Has Germany Been Successful Running a High-Wage Manufacturing Sector?

July 23, 2012 Print

On 13 July 2012, The Washington Post reported on a conversation that President Barack Obama had a year earlier with Ron Bloom, then his top adviser on manufacturing.  Obama asked, “Why is Germany so successful at running a high-wage manufacturing sector?”  Bloom replied that Germany’s secrets were its apprenticeship system and banks that prioritize manufacturing.  Whereas the first point has some merit, the last time the second was significant was before the disco era.  Mr. Bloom would have better served the president had he challenged the premise in Mr. Obama’s question, because Germany’s success in maintaining high-wage jobs has been greatly exaggerated.

To be sure, some of the finest manufacturing firms in the world have their headquarters in Germany.  There is also no disputing that Germany’s positive current account is principally the result of a substantial trade surplus in manufactures.  Nonetheless, over the past few decades, most trends in German manufacturing and the labor market have not been positive.

First, let us look at manufacturing as a share of employment.  It has fallen steadily over the decades in Germany, just as it has in the United States.  It is currently below 20 percent of the total labor force.  Although this percentage is higher than in the United States, the pace of decline has been comparable.  Second, let us consider wages.  The picture is by no means one of robust growth.  To the contrary, like the United States, Germany has also experienced stagnating wages for some time.  OECD data show that real net income per employee in Germany shrunk by 0.1 percent per year in the 1980s, was stagnant in the 1990s, and declined by 0.4 percent per year in the 2000s.  Third, like the United States, Germany has become a less equal society.  The Gini coefficient, which is a measure of inequality, drifted significantly upward by over four percentage points over the past decade, reaching .29 by 2010.  Labor’s share of national income has also fallen from the equivalent of 72.9 percent of gross domestic product (GDP) in 1981 to 63.6 percent in 2010.  German productivity growth has also been lackluster in recent years.  For the decade of the 2000s, real output per hour worked increased by only 1.1 percent.  In sum, manufacturing has been shrinking in Germany, just as it has in the United States, and German labor market performance in recent decades is nothing to write home about.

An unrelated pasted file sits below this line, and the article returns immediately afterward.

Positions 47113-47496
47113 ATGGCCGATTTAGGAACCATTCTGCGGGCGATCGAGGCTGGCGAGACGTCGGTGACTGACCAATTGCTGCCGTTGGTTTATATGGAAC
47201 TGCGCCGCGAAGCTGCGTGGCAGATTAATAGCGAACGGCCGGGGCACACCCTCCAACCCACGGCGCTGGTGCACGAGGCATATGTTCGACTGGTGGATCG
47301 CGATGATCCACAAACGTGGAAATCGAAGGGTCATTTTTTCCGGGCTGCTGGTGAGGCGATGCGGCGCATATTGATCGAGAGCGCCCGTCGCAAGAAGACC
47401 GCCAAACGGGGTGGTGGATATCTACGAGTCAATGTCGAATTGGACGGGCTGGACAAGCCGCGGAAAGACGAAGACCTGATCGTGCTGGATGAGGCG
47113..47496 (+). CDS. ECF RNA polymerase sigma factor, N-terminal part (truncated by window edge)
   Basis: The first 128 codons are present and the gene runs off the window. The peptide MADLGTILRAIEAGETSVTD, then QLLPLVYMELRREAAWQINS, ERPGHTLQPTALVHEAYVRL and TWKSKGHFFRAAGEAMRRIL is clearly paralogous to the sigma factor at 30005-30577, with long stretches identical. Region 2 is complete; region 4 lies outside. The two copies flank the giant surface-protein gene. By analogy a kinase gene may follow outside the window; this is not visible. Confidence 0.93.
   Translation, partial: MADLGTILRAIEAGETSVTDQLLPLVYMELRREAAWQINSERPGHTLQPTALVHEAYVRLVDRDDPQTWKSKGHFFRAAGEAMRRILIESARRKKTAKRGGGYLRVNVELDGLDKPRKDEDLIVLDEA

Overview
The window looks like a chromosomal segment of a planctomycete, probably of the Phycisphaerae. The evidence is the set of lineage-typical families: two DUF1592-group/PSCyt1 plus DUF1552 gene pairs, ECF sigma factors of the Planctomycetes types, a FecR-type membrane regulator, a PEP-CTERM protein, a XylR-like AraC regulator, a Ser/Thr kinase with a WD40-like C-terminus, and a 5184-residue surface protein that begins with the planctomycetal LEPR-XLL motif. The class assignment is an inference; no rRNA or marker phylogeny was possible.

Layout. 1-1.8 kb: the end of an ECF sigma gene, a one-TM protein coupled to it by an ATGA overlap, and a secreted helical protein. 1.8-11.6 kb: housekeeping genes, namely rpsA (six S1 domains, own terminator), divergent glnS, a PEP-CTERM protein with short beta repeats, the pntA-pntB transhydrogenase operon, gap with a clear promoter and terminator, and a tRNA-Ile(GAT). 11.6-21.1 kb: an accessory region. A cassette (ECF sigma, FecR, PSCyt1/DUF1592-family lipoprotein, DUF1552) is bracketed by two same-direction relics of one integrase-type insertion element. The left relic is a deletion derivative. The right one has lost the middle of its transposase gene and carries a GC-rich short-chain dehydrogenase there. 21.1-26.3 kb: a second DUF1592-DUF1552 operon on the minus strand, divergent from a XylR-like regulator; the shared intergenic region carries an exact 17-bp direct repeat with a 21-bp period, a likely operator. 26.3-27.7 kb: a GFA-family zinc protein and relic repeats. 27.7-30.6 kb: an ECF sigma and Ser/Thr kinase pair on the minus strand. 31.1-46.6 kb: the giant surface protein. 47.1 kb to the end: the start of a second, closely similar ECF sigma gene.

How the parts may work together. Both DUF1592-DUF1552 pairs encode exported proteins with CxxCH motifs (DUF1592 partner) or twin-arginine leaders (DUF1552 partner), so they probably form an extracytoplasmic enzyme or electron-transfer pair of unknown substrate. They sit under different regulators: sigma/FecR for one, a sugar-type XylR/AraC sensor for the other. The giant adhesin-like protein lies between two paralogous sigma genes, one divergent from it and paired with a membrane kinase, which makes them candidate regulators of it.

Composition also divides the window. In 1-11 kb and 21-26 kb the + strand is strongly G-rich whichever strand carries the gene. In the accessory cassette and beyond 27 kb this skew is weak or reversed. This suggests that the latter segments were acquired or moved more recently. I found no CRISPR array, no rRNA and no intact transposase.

What, then, explains Germany’s recent sterling economic reputation?  Three things: First, Germany has managed to bring down its unemployment rate from 11.2 percent in 2005 to 5.9 percent in 2011, which was remarkable, but it did this largely by deregulating its labor market to discourage individuals from staying on unemployment insurance and expanding opportunities for part-time jobs in the service sector.  Short-time work also saved hundreds of thousands of jobs during the financial crisis.  These measures have been laudable because of the larger social objectives they accomplished—in particular, reducing unemployment—but their side effect has been to erode rather than advance high wages.  Second, even though the manufacturing share of employment has shrunk and inequality has grown in Germany, the absolute levels of both measures are still so much better than those in the United States that conditions still look considerably better in Germany when compared to the U.S.  Third, Germany has posted a current account surplus amounting to at least 4 percent of its gross domestic product every year since 2004.  A recent analysis by Germany’s central bank suggests two factors as the primary contributors to the recent surge in Germany’s current account: a shrinking population and a falloff in domestic investment.[1]  The three decades of wage restraint mentioned above also contributed to the expansion of Germany’s current account surplus.  None of these developments the U.S. would wish to emulate in order to improve its current account.